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65 of 67 people found the following review helpful
5.0 out of 5 stars The best single account of the crisis, 21 Dec 2010
This review is from: Crisis Economics: A Crash Course in the Future of Finance (Hardcover)
Nouriel Roubini predicted the financial crisis of 2007-9, and in some detail. This made him extremely unusual among macroeconomists. 'Crisis Economics', written in collaboration with the financial journalist Stephen Mihm, gives Roubini's historical and theoretical perspective on those events, an analysis of where we are now and concrete suggestions for the future from a non-ideological, pragmatic perspective.

Roubini's central insight, informed by his reading of economic history, is that there is nothing unusual about crisis in the economy. On the contrary: he argues against Nassim Taleb's 'black swan' model of unpredictable extreme events that the recent crisis was eminently predictable precisely because it resembled in its course so many other crises in the past. Roubini's is a 'white swan' theory - crisis is normal and inseparable from capitalism - though he agrees with Taleb that within that paradigm crisis can and should be managed and mitigated.

Roubini begins by offering an historical overview of crises caused by an asset bubble that boiled over into the rest of the economy. He argues that the current generation of macroeconomists were fooled, with few exceptions, by an unusually extended period of relative stability (and their own predilections) into believing that stability was the normal state of the economy.

The author then moves from his detailed - and fascinating - account of historical crises to consider how economists have modelled crisis in the past and more recently. Again, this historical perspective reveals significant irrational and extra-economic influences on the question of which model became dominant in academic economics, and why its dominance left economists so unprepared for the crisis of 2007-9.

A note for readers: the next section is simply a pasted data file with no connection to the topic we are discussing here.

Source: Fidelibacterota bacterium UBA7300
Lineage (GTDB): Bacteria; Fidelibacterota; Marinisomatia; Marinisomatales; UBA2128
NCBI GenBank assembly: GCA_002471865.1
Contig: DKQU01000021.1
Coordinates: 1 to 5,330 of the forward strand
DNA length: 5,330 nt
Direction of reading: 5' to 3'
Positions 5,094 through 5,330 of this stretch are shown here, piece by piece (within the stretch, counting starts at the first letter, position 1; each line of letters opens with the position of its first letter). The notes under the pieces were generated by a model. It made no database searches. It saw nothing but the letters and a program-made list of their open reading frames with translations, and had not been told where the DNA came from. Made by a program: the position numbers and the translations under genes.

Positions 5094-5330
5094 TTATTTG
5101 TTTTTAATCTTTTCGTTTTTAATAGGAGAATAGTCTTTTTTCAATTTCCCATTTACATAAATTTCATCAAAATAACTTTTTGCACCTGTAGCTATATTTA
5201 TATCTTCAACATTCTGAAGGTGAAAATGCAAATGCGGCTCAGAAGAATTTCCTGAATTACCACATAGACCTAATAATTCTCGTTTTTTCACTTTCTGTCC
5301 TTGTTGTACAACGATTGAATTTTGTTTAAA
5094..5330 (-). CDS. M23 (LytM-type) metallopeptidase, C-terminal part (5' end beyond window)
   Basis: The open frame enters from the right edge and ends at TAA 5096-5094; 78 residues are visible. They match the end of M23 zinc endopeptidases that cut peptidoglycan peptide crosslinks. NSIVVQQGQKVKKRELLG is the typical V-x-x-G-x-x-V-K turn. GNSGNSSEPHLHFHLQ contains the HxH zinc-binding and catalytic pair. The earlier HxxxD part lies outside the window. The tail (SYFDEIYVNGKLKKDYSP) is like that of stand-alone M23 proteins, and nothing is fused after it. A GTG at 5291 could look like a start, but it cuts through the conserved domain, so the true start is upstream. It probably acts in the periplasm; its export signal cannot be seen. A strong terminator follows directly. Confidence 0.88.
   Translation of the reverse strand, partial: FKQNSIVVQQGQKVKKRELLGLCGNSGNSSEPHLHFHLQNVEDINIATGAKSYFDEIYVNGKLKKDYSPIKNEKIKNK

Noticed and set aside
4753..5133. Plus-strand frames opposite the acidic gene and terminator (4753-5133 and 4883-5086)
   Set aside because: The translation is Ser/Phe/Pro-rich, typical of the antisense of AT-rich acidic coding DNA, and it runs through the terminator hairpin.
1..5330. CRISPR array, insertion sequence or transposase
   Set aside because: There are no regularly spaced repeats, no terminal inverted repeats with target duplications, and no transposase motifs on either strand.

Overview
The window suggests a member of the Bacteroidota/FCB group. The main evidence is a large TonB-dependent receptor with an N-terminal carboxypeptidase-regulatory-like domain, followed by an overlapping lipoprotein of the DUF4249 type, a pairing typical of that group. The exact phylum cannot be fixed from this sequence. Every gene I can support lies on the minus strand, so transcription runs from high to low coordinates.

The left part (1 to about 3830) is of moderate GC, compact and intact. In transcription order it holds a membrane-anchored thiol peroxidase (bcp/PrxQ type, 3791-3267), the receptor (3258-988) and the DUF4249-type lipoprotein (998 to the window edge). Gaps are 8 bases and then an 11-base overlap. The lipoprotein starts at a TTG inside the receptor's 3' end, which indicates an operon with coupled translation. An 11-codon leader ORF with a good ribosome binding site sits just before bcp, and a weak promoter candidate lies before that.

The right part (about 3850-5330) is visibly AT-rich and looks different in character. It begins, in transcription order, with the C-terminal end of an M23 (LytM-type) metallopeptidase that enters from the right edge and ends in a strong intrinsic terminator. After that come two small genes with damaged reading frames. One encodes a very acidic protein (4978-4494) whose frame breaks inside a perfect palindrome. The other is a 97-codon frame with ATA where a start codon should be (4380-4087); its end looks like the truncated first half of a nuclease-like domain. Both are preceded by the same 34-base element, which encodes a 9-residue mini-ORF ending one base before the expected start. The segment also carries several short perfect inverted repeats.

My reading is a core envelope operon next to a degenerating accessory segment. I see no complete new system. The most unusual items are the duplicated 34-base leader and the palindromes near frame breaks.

There follows a detailed analysis of the novel aspects of that crisis, with particular attention paid to the structure of remuneration in the financial sector, the growth of a largely uncontrolled 'shadow banking sector', the unusual degree of interconnection between the parts of the system, and the failures of existing regulation. From this, Roubini moves to an account of the course of the crisis itself, at every stage pointing up the regularity and typicality of its process, and then to a consideration of how a US housing market bubble burgeoned into a 'global pandemic' - and why this might not be the best metaphor for the crisis. For Roubini, this was not an example of global 'infection' from a rogue American economy. As the crisis unfolded, it merely exposed similar structural problems that had grown up independently in other sovereign states. Finally, we are given a view of the truly epic levels of government intervention that were deemed necessary to contain the crisis, whether this was wise, and what this implies for the future.

Roubini then offers detailed policy prescriptions for the future: a series of 'first steps' to address the most glaringly dangerous features of the current system, followed by a systematic overhaul of the financial system and world economic governance. He concludes with an analysis of the near- and medium-term prospects which draws attention to immediate dangers - such as one or more sovereign debt crises, and the possible collapse of the EMU - and a more insidious problem: that the real lessons have not been learned, so that there is a real danger that the system that generated the crisis will not be reformed, for reasons of political convenience and economic dogmatism.

This is an excellent book. Written for the intelligent general reader, highly readable, with no reliance on graphs or mathematics, it offers the best single account of the crisis I have encountered. It is highly recommended.
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Showing 1-3 of 3 posts in this discussion
Initial post: 3 Mar 2011 08:31:46 GMT
Diziet says:
Very helpful review - have bought the book. :-) Thank-you!

In reply to an earlier post on 3 Mar 2011 13:06:02 GMT
Paul Bowes says:
Hope you find it worthwhile. Other books on the same subject are in my Listmania list, 'Economics in a time of crisis'.

Posted on 9 Oct 2011 18:07:11 BDT
Ctwilliams says:
Karl Marx predicted this current crisis in 1841.
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